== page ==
HOW-TO assess the fundamental strength of the company?

Education

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A new series of my publications will be devoted to the guides for the indicators that I use in my work. I'll start with the Fundamental Strength Indicator.

To understand what it is for, let's imagine that you are the manager of a long-distance running team, and you need to recruit a team of excellent athletes. However, you don’t even know the names of these athletes or their contract amounts. You only have information about their health and athletic performance: hemoglobin and iron content in the blood, maximal oxygen consumption, steps-per-minute rate, speed, age, etc. Each player has their own large table with different parameters. And you have, let’s say, a thousand tables like that.

If you spend 3 minutes studying one table, it will take you 50 hours to analyze all the tables, which is just over 2 days of continuous work. And how long would it take to compare each athlete with the rest? Approximately 2 years of continuous work.

This is obviously no good, that is why you take a computer, enter all the data from the tables and start thinking about how you can reduce the time to compare one athlete with another. As a result of your brainstorming, you come to the following conclusions:
• Each parameter has its own range of values, which can give you an idea of whether an athlete is suitable or not suitable for a marathon.
• The parameter may have its own dynamics: it may increase from month to month, stay the same, or decrease.
• Each parameter can be assigned a score.

For example, the step-per-minute rate can be:
• 175 and above (+1 point)
• 165 - 174 (0 points)
• 164 and below (-1 point)

And you do that with each parameter.

What are these points for? To convert indicators that use different units into one measurement system. Thanks to this method, you can now compare apples to oranges.

Then, you sum up all the points per month and get one single number - let's call it athletic strength.

You like your thought process, and you apply this algorithm to every athlete’s table.

Now, instead of dozens of parameters per month, you have one number (athletic strength) for each athlete. It looks like your task has been dramatically simplified.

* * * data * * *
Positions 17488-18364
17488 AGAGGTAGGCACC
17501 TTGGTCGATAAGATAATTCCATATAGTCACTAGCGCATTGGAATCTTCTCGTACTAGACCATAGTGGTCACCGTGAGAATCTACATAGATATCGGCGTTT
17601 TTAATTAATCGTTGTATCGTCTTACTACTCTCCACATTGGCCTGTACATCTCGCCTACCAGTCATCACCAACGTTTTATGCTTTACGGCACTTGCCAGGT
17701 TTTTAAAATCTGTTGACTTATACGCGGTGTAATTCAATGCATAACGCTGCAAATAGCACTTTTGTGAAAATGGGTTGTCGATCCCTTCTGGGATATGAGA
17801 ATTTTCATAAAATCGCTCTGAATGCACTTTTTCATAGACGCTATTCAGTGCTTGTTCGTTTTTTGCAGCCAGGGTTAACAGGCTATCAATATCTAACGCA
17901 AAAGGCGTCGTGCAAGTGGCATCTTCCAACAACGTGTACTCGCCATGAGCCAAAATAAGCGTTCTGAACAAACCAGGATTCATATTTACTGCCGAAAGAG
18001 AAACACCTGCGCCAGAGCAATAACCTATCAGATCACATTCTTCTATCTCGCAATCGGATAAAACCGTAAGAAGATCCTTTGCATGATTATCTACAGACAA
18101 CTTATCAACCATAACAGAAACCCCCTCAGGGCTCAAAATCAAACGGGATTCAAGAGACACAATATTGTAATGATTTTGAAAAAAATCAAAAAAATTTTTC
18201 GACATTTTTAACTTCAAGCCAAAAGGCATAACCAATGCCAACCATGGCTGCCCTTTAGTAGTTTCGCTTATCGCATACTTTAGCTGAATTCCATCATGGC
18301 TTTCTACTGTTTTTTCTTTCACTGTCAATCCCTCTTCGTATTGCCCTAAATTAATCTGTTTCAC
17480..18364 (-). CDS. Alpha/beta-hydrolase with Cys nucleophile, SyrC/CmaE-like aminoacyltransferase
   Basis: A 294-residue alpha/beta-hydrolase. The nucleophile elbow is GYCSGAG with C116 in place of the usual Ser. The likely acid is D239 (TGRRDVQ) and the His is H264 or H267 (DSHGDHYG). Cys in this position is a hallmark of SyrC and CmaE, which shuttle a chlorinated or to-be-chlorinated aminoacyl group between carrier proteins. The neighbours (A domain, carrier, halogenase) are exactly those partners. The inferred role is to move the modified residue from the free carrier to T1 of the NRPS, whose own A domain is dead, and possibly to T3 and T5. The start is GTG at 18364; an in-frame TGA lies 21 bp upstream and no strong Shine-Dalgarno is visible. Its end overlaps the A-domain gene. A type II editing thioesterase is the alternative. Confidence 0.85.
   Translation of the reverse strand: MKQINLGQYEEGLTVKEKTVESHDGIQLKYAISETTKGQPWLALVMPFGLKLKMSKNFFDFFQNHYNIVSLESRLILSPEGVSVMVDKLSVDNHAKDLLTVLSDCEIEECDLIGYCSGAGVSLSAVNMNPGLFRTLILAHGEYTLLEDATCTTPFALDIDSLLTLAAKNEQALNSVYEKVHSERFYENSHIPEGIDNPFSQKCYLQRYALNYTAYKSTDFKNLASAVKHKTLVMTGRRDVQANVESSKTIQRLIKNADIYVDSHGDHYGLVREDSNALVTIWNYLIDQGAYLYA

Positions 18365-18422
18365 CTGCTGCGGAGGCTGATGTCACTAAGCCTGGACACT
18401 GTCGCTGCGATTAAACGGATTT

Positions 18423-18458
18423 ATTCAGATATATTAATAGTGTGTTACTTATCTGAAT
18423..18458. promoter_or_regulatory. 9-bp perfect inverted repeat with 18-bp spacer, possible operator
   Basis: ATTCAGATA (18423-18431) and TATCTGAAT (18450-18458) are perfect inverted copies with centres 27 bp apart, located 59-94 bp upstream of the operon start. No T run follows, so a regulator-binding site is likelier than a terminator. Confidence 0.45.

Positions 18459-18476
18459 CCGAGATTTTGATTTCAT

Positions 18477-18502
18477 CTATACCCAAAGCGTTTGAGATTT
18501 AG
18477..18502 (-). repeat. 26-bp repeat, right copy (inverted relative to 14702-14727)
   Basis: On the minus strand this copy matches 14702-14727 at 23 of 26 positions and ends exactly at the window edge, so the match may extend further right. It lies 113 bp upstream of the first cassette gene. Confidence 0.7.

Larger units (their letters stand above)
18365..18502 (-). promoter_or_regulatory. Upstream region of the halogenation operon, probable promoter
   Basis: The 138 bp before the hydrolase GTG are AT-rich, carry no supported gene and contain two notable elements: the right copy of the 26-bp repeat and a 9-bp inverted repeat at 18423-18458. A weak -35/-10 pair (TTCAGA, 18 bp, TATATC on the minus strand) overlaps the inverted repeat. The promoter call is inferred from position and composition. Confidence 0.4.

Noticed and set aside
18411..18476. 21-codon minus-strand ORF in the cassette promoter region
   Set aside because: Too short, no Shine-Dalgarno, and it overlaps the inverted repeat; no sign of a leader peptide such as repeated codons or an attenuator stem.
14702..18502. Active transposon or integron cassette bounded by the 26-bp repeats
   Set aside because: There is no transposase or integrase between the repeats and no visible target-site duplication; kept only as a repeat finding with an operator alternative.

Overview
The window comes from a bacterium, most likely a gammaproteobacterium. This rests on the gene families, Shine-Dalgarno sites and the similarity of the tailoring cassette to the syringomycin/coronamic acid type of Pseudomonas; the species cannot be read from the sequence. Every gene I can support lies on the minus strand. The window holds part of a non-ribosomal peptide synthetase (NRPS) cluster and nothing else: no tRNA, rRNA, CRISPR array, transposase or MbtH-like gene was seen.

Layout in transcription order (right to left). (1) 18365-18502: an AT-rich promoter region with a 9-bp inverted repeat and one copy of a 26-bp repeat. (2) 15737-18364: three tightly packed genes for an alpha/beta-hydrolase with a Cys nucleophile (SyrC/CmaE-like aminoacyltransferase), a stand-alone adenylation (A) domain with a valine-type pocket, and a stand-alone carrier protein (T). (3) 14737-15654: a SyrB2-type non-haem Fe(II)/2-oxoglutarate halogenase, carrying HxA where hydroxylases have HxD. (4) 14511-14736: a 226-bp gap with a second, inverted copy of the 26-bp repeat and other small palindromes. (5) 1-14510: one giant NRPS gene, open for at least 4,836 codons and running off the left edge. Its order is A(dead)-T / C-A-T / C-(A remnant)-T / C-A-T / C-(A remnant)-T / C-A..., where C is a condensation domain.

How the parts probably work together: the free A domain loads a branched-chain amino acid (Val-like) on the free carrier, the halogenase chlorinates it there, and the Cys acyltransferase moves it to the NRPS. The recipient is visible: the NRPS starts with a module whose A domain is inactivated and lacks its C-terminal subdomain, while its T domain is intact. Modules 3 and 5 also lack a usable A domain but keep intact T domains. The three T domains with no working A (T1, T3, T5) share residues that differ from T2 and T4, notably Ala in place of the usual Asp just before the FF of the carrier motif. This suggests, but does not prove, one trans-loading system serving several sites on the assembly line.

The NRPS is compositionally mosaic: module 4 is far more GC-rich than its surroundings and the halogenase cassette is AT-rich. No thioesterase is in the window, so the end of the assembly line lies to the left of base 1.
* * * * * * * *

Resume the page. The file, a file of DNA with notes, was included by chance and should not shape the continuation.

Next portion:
Next, to study the dynamics of athletic strength from month to month, you "ask" your computer to create a plot for each of the athletes.

This chart shows that Athlete #1's athletic strength has fluctuated chaotically in the first three quarters of 2022, possibly due to the lack of regular training. But then you observe a positive trend, where athletic strength has grown from month to month. It seems like the athlete has taken up training.

Then, to compare one athlete with another, you “ask” your computer to add the average value of athletic strength over the past six months (average pre-competition training period) to the existing plot. Now, you can use the most recent average value as a weighted score of athletic strength and compare athletes with each other based on this value.

Thanks to this solution, you speed up the analysis process by a magnitude: one athlete – one number.

It seems that you can then simply sort the table by the highest athletic strength weighted score and consider the best athletes. However, not wanting to sort the table every time the data is updated or when you get new athletes, you make a better decision.

The logic behind the points system implies that there is a maximum and a minimum possible number of points that one athlete can get. This allows you to create ranges of scores for athletes with excellent, mediocre, and poor training.